How frequently you revise the information, and the intervals at which it is revised, definitely play a role in how well you learn it. Naturally, the ideal number of times varies for each person, based on the situation, but try and ensure that it is a minimum of 3 times. The first few can be closer together, but it is also important to gradually spread the revisions over longer periods of time, so the information remains but also gets reinforced regularly until it is no longer new. This is especially relevant when learning something like a new language.
4. Identify your learning style
Everyone learns best differently, through one of the three basic learning styles VAK (Visual, Auditory, Kinaesthetic – and see what I did there?) Unfortunately, not everyone realises this, and many a bright student finds themselves suffering for a mere lack of the appropriate learning style.
Visual learners prefer to see their information. They should make use of posters, charts, tables, videos and direct observational learning techniques. When studying alone, they should create written notes that are appealing to the eye, use post-its, and turn large chunks of information into flow-charts and bullet points that can easily be read.
Auditory learners prefer to hear their information. They should make use of teachers or tutors who can explain things to them, watch videos and online tutorials, and read their material out loud. When studying alone, they may even find it helpful to record themselves reading information out loud, and then listening to that repetitively. Sometimes even just explaining something to another person out loud may help them remember it better.
Kinaesthetic learners prefer to touch and feel their information. They learn best with a hands-on approach, which can best be applied by doing physical tasks and activities. When studying alone, they should combine physical activities like walking with studying, and can write or type notes to keep their hands active. They can make flash-cards and colourful flow-charts and graphs, as the very act of creating these can help them remember the information easier.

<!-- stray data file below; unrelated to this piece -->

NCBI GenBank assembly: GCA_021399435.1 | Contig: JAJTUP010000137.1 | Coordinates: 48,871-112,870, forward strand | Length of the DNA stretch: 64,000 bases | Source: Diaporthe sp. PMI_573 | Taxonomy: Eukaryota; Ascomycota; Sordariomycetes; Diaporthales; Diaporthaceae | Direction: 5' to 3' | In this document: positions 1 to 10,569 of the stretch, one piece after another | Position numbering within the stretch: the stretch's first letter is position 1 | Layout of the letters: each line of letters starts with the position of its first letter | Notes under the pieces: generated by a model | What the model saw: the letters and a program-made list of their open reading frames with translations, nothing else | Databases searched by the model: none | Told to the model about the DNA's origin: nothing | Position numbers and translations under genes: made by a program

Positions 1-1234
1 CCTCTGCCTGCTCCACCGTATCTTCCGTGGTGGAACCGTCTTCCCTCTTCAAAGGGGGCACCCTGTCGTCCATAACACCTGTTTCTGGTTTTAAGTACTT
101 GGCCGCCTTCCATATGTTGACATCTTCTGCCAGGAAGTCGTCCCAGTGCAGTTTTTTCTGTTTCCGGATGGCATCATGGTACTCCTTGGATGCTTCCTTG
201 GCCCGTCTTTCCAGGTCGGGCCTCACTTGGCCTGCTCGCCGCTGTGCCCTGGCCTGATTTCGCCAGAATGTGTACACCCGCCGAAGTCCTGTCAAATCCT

5. Mix and match techniques
What I, and several others I know, find most helpful, is to combine several of the above mentioned techniques to learn in the optimum way. This includes reading silently, reading out loud, referring to the notes and re-writing them, creating clear bullet points that are easy to recall, rewriting from memory, and explaining them to other people.
Finally, I would like to present a sample revision schedule. This combines a lot of the tips mentioned above, and while it may seem quite stringent I really do believe it helps (especially when studying any form of academic material that is to be understood and later recreated).
- The first time new information is presented, read/listen and understand it thoroughly.
- Next, try to recall the general points. Read through again, and this time mark out specific points that must be learned. This may include writing lists of bullet points, highlighting key terms, or forming mnemonics, depending on the type of information. Clear any doubts about the information.
- After about a day, rewrite the information without looking. Compare it to the source when it’s done, and mark all the points that you forgot. Either read out loud or write them out.
#3 may be repeated once the following day, if time permits.
- After a gap of about 2 days, write out the information once again. You may refer to the source once before beginning.
- Revise the information at intervals of about a week to ten days, repeating as many times as is necessary until you remember it perfectly.